For a long-time, part of the rhetorical expectation of a coming "perfect" political storm has been an anticipation of an economic crack-up, due to unwise Bush policies. The only problem with this scenario -- in its most exaggerated form a replay of 1932 -- is that, for the most part, Bush's actual economic policies are aimed at fairly gradual grinding down of the middle class into dust and the steady but not calamitous decline in U.S. economic and political primacy in the world. Bush is destroying the economic power and prosperity of most Americans at a fairly rapid pace, but without the kind of unmistakeable catastrophe, which visited Herbert Hoover, and without the prospect of any such crisis overtaking us. Without such a crisis, and the political storm it creates, it may be difficult to change policy.
Nevertheless, many have predicted such a crack-up, and one element has been the housing bubble, which has affected some areas in the U.S., as well as the U.K. and Australia. Here is a helpful reminder that, putting aside the requirements of a "sexy" narrative aside, reality points toward stagnation, not crash.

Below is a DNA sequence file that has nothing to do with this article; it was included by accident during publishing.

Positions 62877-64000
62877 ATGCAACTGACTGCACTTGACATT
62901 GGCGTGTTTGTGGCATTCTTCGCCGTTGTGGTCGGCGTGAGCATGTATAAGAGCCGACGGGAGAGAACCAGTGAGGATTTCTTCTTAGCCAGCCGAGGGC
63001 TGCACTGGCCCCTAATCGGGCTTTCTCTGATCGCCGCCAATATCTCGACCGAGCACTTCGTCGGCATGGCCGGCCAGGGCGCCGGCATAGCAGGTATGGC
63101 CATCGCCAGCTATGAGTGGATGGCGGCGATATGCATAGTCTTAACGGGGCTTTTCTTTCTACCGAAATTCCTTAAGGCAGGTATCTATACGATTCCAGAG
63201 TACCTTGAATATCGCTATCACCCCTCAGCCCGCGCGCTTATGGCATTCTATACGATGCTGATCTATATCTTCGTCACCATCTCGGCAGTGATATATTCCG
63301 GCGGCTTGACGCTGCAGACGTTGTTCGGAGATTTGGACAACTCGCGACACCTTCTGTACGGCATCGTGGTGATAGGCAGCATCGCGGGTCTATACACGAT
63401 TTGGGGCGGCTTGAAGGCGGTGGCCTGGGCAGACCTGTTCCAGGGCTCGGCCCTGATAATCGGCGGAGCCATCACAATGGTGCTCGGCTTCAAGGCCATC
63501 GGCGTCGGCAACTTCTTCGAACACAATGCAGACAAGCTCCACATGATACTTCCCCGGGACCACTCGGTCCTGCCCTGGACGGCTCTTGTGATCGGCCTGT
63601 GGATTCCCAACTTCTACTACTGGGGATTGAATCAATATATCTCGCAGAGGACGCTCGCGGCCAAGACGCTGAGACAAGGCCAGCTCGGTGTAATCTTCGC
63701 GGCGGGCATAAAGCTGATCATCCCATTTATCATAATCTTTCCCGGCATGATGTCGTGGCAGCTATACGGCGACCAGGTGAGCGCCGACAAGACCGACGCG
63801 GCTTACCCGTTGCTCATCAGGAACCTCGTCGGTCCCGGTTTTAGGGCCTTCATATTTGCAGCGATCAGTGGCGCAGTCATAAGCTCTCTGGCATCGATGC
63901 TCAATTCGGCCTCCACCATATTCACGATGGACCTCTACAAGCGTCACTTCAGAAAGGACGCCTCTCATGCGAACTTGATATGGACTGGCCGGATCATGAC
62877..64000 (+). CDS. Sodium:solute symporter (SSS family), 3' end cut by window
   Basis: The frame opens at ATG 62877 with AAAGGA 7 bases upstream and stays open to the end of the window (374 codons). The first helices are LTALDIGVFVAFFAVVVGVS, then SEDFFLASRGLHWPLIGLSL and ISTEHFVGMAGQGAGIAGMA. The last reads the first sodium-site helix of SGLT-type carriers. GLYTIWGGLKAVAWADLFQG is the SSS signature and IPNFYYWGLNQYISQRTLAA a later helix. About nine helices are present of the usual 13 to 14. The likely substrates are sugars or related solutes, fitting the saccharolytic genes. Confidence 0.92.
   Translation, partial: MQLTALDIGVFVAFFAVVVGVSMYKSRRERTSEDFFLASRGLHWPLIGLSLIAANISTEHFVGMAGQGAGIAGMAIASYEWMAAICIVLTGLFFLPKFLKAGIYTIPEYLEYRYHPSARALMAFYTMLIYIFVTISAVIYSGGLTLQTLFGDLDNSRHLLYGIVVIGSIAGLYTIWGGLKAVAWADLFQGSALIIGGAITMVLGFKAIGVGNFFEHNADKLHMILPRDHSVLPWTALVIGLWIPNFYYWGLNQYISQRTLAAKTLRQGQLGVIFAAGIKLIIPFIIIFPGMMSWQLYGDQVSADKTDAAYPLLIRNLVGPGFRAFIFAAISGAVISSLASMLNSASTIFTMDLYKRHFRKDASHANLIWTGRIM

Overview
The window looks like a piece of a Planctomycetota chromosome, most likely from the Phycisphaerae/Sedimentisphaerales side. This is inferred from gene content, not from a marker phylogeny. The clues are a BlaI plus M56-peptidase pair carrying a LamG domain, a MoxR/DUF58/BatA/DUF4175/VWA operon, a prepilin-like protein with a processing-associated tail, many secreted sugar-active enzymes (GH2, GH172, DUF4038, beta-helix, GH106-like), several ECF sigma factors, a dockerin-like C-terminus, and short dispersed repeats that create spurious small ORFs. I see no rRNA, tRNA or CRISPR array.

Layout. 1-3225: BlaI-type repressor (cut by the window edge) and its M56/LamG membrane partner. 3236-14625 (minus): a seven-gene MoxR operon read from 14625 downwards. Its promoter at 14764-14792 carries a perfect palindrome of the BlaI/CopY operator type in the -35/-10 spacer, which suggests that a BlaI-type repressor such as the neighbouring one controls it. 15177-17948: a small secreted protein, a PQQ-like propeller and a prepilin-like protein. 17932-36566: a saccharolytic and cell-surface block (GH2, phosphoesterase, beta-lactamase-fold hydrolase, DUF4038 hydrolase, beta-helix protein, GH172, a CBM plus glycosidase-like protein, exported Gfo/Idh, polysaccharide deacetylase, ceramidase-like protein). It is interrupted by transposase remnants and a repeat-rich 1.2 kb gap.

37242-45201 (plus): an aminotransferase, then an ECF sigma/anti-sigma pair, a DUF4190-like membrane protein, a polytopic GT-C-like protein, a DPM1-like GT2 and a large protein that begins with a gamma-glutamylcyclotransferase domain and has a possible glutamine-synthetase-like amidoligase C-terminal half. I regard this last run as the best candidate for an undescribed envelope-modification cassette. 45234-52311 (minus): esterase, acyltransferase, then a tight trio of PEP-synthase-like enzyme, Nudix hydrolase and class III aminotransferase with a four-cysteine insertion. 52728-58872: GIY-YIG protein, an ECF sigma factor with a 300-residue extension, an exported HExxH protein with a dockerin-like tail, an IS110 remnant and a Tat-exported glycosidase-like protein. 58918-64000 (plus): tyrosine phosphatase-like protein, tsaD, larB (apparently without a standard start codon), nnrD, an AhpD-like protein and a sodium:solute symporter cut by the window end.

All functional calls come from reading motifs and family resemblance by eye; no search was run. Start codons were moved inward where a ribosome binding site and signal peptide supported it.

David Smith's EconomicsUK.com: Don't get suckered by the house price rally: "A crash is, of course, much sexier than a period of stagnation, so I don’t blame the BBC. Many parts of the media have been itching for the crash to happen. . . .
"A whole industry has built up around the crash story, with websites, weblogs (blogs) and newsletters. I can only think this is driven by schadenfreude - pleasure in the (potential) misfortune of others.
"So am I smug? The crash school will say that the pain has merely need deferred, and that rising claimant unemployment, an increase in repossession orders and the latest figures showing a 46% year-on-year rise in personal bankruptcies are harbingers of doom. Maybe the crash of 2005 will become the crash of 2006."